Feb 12 2018
Here is some very good new music.
Kuba Płużek Quartet – Froots (For-Tune Records)
This session from pianist Kuba Płużek goes through some changes between first note and last, and yet somehow maintains a cohesive vision throughout. The most appealing state of existence for his quartet is when they run with a soul jazz and Motown sound. There’s a real electricity that flows during those pieces, and an almost insistent command to move move move. That said, those tunes that dish out some modern post-bop edge or just dive into the deep end of a thick melody and let the harmonies splash where they may, well, it’s pretty easy to fall for them, too. There’s a lot of good stuff going on here, and the most I dig into this album, the more I find to like. Joining Płużek are drummer Dawid Fortuna, saxophonist Marek Pospieszalski and bassist Max Mucha. Music from Kraków, Poland.
Cameron Mizell – Memory/Imagination (Destiny Records)
Those gorgeous interludes on a Bill Frisell recording, where it’s just his moody guitar and some loops & effects? The new release from Cameron Mizell is pretty much an homage to those moments. The guitarist keeps it simple. He takes the seed of a melodic image and runs through an electronic time lapse on its growth. A variety of effects muddy the waters and shift the focus and opens up facets, but for the most part, Mizell is careful to keep that original vision intact. It’s the reason these pieces keep a sense of cohesion rather than simple fade into a formless cinematic ambiance. Plus, he occasionally throws in a tune like “Vulnerabilities,” whose folk music styling goes a long way to providing a sense of shape and direction to the recording. This is an album that exists in the moment. Music from Brooklyn.
Baddest Unity – Fleurir (Self-Produced)
This charming duo session from guitarist Yutaka Hirasaka and trumpeter Masayuki Shikada shimmers in and out of focus and between two states of existence. There’s the late night jazz club ambiance, where the hour draws late and the moonlight begins to wane, and then there’s the electro-acoustic fusion of a modern loft scene, where laptops are surrounded by beer bottles and listeners lounging anywhere that looks comfortable. The electronic effects are used sparingly and in just the right spots. Music from Tokyo.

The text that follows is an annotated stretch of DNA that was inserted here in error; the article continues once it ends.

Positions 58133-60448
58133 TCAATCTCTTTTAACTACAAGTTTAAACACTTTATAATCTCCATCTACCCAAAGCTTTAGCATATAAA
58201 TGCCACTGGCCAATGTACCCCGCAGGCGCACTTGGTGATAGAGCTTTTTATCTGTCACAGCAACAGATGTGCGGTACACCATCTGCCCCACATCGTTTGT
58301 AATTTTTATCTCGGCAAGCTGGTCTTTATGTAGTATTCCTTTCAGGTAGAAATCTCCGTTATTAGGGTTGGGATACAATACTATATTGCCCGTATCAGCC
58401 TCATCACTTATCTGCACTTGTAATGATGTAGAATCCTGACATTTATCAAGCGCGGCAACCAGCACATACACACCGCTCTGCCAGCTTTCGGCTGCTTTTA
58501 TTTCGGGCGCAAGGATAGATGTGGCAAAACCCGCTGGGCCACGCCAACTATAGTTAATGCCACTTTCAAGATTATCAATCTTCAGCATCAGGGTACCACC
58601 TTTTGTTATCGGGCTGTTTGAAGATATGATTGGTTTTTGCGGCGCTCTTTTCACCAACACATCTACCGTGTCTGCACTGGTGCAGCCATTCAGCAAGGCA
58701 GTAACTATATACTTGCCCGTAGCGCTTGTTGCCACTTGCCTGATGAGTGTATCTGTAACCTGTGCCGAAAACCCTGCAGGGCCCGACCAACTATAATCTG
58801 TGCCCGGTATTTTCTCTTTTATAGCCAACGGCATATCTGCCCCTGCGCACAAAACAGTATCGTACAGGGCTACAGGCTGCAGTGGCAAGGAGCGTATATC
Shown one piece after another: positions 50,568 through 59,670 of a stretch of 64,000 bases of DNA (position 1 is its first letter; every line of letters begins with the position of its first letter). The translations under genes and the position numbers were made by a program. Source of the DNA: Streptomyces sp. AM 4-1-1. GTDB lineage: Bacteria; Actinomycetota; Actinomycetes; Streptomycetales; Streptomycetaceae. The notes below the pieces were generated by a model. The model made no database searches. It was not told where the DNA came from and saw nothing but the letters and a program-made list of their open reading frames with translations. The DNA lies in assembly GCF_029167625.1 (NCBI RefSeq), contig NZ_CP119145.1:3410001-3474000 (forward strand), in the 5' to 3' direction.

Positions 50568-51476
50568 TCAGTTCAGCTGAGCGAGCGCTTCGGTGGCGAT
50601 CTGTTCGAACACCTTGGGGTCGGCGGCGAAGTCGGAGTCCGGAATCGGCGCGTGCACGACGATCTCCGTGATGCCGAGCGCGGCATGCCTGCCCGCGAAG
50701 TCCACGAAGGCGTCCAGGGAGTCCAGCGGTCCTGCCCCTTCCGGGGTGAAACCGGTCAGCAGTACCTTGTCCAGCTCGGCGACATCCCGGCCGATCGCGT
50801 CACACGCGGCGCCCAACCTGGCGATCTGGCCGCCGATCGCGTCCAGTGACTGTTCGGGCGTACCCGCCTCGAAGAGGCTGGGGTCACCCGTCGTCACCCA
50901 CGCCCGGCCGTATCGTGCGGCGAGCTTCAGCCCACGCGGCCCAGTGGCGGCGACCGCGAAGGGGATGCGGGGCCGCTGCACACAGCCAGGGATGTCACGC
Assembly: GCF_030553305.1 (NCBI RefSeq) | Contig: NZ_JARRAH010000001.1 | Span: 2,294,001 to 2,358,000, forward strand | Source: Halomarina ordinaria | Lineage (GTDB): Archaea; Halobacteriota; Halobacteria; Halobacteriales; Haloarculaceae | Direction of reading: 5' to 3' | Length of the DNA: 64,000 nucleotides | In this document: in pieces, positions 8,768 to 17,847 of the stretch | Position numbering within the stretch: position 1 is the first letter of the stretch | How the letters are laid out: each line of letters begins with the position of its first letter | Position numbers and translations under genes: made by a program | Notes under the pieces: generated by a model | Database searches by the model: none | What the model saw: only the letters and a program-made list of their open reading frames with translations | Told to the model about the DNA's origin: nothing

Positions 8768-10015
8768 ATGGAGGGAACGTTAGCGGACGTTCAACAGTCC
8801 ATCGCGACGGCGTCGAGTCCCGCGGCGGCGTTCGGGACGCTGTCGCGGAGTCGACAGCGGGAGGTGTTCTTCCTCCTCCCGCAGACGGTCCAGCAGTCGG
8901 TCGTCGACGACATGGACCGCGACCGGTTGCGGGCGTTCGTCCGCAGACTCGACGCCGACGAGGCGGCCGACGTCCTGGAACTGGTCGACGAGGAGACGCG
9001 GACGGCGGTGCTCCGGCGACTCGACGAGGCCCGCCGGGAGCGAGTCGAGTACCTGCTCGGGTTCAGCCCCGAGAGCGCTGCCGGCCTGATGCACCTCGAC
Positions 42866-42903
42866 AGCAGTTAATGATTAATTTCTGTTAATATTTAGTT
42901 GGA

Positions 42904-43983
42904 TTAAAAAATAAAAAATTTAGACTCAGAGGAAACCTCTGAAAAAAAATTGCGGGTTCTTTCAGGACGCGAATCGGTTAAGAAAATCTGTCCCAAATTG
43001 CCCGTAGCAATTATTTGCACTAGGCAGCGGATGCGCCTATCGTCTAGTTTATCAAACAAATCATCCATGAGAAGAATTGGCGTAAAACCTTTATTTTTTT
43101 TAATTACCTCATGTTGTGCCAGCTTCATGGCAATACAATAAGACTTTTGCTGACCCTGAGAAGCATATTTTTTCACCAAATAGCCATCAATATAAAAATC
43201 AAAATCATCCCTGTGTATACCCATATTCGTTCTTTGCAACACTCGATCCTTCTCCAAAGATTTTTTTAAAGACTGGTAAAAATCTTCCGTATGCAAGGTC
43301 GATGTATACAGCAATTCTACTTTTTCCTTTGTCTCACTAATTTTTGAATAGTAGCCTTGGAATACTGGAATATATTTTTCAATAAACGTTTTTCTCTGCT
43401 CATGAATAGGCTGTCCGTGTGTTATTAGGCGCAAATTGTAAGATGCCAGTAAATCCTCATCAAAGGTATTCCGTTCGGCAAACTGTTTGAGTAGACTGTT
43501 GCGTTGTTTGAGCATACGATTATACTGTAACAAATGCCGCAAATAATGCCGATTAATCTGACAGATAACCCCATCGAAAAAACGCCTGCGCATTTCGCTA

Conjunto de Lassaletta – Naturaleza Práctica I (Discos ICM)
There’s an appealing way that flashes of edge emerge from the ethereal dissonance on Naturaleza Práctica I. Bassist Martín de Lassaletta, guitarist Julian Maliandi, drummer Leo Gerstner and effects specialist Mariano Balestena adopt a posture that structure is a highly elastic medium, which leads to a quick impression of multi-directional focus. But every so often, things come together with a succinct fragment of melody or unison of rhythm, and that brief landmark provides context to the road traveled to date and, briefly, the next path taken. This is one of two albums from these sessions. And while both are a modern jazz-rock fusion form of expression, Práctica I takes on a prog-rock ambiance whereas Práctica II dwells in territory more closely associated with the psychedelic fusion of the 70s. Music from Mar Del Plata, Argentina.
Tomáš Sýkora – Songs and Old Forms (Mot’s Music)
Measured by the merits of each individual piece on this solo set by Tomáš Sýkora, there’s plenty offered by way of keeping the attention locked in place. But the album is best viewed from the context of its entirety. The album shines brightest in the way the pieces shift between straight-ahead modern elucidations, avant-garde expressions of a strangely comforting dissonance, and classical pieces that border on ambient minimalism. The pianist spent two years developing this work, and to end up in a place where the source of the album’s cohesion is discovered in its diversity speaks to how time changes vision even when that vision never loses its focus. Music from Lysá Nad Labem, Czech Republic.